To declare which of my connections to my XMPP server has the ‘most important’ and ‘most chattable’ status, I use XMPP’s
<priority /> mechanism.
Basics of XMPP connections
XMPP connection is actually two streams of XML, one going from the client to the server, and the other from the server to the client. (If your client exposes a feature typically called “XML Console”, use it to see the traffic.) Each XMPP connection has a “resource” string attached to it (and generally requested by the client — though the server can opt to override it). Typically, clients will set it to a random string, to the client name, or to the hostname. Together with your account name (“Jabber ID”), resource forms a globally-unique way to reach you in the XMPP network; for example:
Basics of XMPP presences
Each XMPP connection’s status text and status type are declared using a
<presence /> tag. Just an empty
<presence /> tag means “My status type is ‘online’, with no status text and with priority set to zero”. To specify each of these, according to RFC3921’s section 2.2.2, you add extra tags inside the
<presence> <show>away</show> <status>This is my status</status> <priority>20</priority> </presence>
<presence /> will be broadcast to users subscribed to them, whom you authorized to receive them.
How priority is used
<priority /> of a
<presence /> is used by clients for a variety of things, including prioritizing which status to display to users. And, even more importantly, servers use
<priority /> to determine where to deliver
<message />s that are directed towards a bare JID, and not towards a full JID. (A bare JID does not include the resource string, and thus describes an account; a full JID includes a resource string, and thus described a connection.)
Servers will deliver
<message />s aimed at a bare JID to all connections that have the top priority. For example, if you have the following connections:
you will receive the message to
PidginAtWork. (Specifics of this may be overridden by the server, especially if some XEP2 such as ‘carbon copies’ is in use.) See more information in RFC3921, section 11.1 which discusses how the server should handle incoming stanzas (incl. those directed at bare JID).
And let’s say you absolutely don’t want to be disturbed to a certain device, unless this device is directly contacted (by specifying full JID). In that case, specifying a negative priority (say,
-1) is handy, which tells the server not to deliver the message at all, even if it’s the top priority. You can still initiate outgoing chats; receiving a message commonly makes the client switch to sending to a bare JID from which it was received.
How priority is useful
Many of the better clients let you associate a priority with a status type; that is, if you set your status type (
<show />) to
dnd3, you can declare that your
<priority /> should also change to 20; and if you set your status type to online (that is,
<show /> is missing), your
<priority /> should change to 40.
Combined with the fact that, all things equal, I would prefer to answer to incoming chats on my desktop, I began using the following setup in clients that support the aforementioned functionality:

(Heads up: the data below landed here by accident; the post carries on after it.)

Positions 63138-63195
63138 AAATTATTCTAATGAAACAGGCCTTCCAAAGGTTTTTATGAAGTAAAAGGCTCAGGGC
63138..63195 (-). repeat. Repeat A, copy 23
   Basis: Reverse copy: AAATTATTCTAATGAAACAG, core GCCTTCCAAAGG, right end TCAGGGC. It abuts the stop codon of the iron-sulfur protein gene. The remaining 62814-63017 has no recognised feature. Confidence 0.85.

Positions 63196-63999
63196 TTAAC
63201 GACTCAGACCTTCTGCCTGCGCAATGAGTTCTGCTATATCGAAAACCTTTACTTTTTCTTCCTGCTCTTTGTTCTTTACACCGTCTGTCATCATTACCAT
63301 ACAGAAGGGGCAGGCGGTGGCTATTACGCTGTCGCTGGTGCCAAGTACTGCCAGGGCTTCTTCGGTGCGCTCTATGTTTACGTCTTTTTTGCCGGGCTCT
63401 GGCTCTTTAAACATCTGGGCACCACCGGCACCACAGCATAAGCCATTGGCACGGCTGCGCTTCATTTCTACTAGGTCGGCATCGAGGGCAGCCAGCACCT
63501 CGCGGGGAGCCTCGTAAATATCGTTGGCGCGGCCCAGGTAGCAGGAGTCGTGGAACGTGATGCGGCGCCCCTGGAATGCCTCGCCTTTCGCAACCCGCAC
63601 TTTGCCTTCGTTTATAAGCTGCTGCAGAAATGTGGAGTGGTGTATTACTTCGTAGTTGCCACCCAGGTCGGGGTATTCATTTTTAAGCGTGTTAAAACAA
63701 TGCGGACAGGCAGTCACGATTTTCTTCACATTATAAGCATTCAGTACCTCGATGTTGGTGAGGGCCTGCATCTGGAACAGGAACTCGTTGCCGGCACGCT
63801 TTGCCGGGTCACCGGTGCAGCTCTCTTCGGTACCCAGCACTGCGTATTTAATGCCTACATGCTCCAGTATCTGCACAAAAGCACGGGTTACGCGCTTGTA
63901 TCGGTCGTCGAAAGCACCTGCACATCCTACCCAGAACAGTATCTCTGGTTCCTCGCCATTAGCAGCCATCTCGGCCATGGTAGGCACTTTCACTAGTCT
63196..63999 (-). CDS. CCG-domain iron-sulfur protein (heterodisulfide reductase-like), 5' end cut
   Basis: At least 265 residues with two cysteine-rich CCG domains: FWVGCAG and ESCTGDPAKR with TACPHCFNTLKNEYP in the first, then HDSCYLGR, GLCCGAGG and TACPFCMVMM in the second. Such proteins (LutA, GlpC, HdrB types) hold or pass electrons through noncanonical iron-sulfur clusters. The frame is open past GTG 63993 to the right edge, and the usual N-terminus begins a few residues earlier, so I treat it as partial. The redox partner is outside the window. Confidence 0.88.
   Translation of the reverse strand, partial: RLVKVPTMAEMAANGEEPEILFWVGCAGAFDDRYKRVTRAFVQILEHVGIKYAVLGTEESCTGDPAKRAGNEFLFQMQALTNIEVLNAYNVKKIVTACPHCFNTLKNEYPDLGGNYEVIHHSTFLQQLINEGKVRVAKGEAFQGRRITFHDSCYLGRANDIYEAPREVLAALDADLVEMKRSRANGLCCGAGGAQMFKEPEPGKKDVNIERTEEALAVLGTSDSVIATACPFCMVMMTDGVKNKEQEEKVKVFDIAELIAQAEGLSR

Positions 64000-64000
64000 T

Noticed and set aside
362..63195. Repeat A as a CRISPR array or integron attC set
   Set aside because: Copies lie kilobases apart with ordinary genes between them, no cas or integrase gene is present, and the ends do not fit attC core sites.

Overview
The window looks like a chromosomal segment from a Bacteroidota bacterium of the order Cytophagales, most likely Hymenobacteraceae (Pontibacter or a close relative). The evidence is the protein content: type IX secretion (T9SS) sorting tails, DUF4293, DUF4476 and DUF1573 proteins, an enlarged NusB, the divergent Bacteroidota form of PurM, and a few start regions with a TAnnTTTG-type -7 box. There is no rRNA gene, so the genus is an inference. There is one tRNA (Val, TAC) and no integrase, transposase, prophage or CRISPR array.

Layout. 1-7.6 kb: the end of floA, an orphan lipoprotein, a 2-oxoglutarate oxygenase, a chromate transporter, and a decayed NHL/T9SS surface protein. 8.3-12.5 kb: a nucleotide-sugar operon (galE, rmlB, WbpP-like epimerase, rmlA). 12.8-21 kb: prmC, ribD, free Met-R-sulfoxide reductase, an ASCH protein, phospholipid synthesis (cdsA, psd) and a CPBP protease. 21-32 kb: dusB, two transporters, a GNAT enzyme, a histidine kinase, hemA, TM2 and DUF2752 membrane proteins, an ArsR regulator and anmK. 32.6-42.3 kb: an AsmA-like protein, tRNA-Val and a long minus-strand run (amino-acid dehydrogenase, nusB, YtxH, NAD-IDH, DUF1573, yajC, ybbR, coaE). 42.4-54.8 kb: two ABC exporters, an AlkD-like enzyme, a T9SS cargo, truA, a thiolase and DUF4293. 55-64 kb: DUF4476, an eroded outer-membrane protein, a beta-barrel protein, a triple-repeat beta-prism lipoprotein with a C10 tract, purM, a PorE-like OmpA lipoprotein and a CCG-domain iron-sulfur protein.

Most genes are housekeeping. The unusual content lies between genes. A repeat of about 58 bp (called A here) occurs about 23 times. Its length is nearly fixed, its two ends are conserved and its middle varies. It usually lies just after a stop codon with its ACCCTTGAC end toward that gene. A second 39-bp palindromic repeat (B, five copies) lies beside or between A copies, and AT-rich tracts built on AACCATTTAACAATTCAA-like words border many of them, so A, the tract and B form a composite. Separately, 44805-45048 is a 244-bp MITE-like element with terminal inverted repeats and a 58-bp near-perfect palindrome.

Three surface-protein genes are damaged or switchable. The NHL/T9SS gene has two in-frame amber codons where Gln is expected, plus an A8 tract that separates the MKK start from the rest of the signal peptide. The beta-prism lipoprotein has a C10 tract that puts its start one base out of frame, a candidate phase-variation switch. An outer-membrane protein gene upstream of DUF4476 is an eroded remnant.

|show||Usual name in UI||Device type||Priority|
||Free for chat||desktop||50|
For mobile, just decrease by one:
|show||Usual name in UI||Device type||Priority|
||Free for chat||mobile||49|
What happens if your client does not support
Useful clients which don’t support setting
<priority /> — for example, Conversations for Android (source) — will have priority set to zero. Such a client, however, will be useful mainly because it supports and uses replacement XEPs such as XEP-0280: Message Carbons, which will ensure the message is still delivered to that device. There will be dark sorcery involving XEP-0333: Chat Markers which will help to reduce the number of devices that are making noises, similar to experience in Hangouts.
Some say statuses and priority are not useful
Some say statuses and priority are not useful. I respect this opinion, but my personal experience with Hangouts where exactly this is the norm tells me otherwise. I’d rather automate declaring my status than have it disappear from my contacts’ feeds. “Locked my workstation? It’s 12:00-14:00? Probably at lunch.” and similar personalized heuristics. “I’ve been toying with my phone for more than 5 min? I am probably free for chat — but do tell the contacts that I am on my phone.”
That said, I do like and appreciate much of the modern experiences certain statusless client(s) have. There is something to be said for simply receiving messages where they should arrive and notify based on actual activity. I like the simplicity of it.
Then again, if I am at work, I probably don’t want to chat with you; how will non-personalized client know that I’m busy out of the box? Or even more importantly, how will it relay that to my contacts? Can I more simply teach my phone to shut up based on my personal daily routine?
shrug I think I can. Your mileage may vary.
<presence />s are used for more than this even in base RFCs. They can be directed towards one
specific JID, instead of server just broadcasting them. This can in turn be used as a mechanism
to declare that you would like to subscribe to a particular user’s presences. But, this is a
<priority />tag, so refer to the RFC for more information. ↩
- XEP: XMPP Extension Protocol. ↩
dndmaps to ‘busy` in UI. ↩